And though it is not a principle reason for doing so, the active cultivation of a loving mindstate will almost certainly improve one’s own writing. My thinking in this is in accord with Emerson’s who writes in “Friendship” that "Our intellectual and active powers increase with our affection." Emerson saw in 1841 what social scientists have recently begun studying with hard data: cognition and emotion cannot be separated; an open, vibrant mind is predicated on an open, vibrant heart. It is a fact that no longer can be pedagogically ignored: people learn better and write better within environments that are positive, humorous, and filled with genuine warmth.
Following Emerson, such a mind, a kind mind, is more likely to be sharp and easily concentrated. It is, further, more likely to be flexible, light, ductile, malleable, plastic, and creative. The virtues are inherently dialogic, in the Freierian sense, and a mind that actively practices the virtues will inevitably become invested with confidence, courage, straightforwardness, honesty, wonder, determination, discipline, concentration, forgiveness, patience, tolerance, renunciation, sympathetic joy, compassion, lovingkindness, generosity, and equanimity. Such a mind is willing to take the risks necessary to effectively write and think and act in the face of adversity. Such a mind is better able to retain the capacity to be surprised.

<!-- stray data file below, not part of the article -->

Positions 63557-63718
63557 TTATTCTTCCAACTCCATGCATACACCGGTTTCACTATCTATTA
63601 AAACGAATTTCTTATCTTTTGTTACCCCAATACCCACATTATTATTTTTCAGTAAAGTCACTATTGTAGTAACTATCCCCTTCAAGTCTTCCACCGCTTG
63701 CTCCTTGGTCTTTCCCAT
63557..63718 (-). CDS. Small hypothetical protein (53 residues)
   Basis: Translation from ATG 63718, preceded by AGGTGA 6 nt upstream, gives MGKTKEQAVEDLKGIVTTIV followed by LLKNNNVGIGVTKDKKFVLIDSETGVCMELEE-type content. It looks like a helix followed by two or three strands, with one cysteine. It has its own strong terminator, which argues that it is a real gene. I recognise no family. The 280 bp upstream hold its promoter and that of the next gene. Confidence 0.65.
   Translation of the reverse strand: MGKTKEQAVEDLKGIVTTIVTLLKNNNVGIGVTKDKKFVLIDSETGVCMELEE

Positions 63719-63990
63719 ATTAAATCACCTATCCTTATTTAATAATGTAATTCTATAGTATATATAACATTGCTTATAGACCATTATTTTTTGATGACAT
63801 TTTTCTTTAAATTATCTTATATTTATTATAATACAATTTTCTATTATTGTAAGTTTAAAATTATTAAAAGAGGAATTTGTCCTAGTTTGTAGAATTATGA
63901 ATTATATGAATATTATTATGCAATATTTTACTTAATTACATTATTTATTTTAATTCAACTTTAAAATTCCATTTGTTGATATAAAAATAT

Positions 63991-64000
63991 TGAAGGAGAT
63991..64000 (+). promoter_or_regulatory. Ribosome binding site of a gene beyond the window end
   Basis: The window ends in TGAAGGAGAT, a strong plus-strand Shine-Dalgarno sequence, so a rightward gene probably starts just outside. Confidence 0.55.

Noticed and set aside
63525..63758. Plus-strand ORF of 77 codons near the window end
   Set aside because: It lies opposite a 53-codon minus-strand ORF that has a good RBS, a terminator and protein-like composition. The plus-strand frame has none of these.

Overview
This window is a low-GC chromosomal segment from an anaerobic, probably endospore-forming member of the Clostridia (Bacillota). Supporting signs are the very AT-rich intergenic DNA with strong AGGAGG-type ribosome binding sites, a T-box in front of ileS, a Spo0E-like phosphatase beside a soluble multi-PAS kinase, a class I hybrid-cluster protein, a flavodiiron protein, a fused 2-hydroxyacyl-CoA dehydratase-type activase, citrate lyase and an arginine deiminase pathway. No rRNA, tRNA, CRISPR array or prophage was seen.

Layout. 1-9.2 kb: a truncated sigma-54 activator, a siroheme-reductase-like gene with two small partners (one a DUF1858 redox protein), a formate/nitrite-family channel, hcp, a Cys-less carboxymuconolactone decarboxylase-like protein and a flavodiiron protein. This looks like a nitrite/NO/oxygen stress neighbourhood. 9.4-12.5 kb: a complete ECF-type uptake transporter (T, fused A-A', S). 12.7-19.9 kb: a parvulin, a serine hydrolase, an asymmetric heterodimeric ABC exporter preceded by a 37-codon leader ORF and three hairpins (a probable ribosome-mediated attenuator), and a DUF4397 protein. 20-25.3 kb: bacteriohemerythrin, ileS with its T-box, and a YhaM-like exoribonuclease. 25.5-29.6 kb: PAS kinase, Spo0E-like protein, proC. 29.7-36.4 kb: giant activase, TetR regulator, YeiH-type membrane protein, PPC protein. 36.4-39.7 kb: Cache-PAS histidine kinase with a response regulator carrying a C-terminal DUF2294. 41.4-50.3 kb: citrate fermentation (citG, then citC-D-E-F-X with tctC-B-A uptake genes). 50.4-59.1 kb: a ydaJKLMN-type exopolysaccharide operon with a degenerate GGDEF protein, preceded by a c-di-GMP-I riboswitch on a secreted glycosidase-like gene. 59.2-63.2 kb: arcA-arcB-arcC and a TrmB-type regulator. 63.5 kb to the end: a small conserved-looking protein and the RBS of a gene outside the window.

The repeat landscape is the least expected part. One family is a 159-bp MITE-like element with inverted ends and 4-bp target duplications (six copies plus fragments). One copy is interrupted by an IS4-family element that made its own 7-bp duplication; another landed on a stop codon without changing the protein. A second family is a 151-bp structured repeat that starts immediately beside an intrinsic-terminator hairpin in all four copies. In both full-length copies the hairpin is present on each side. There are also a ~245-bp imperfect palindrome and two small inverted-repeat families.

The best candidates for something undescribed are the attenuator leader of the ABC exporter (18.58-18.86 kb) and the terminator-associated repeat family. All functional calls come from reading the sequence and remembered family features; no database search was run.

- Gabriel Gudding, from his blog post "A Rationale for Writing Poetry with a Kind Mind". You can read the whole thing here. Thanks to Gary Barwin for pointing this out via Vox Populism.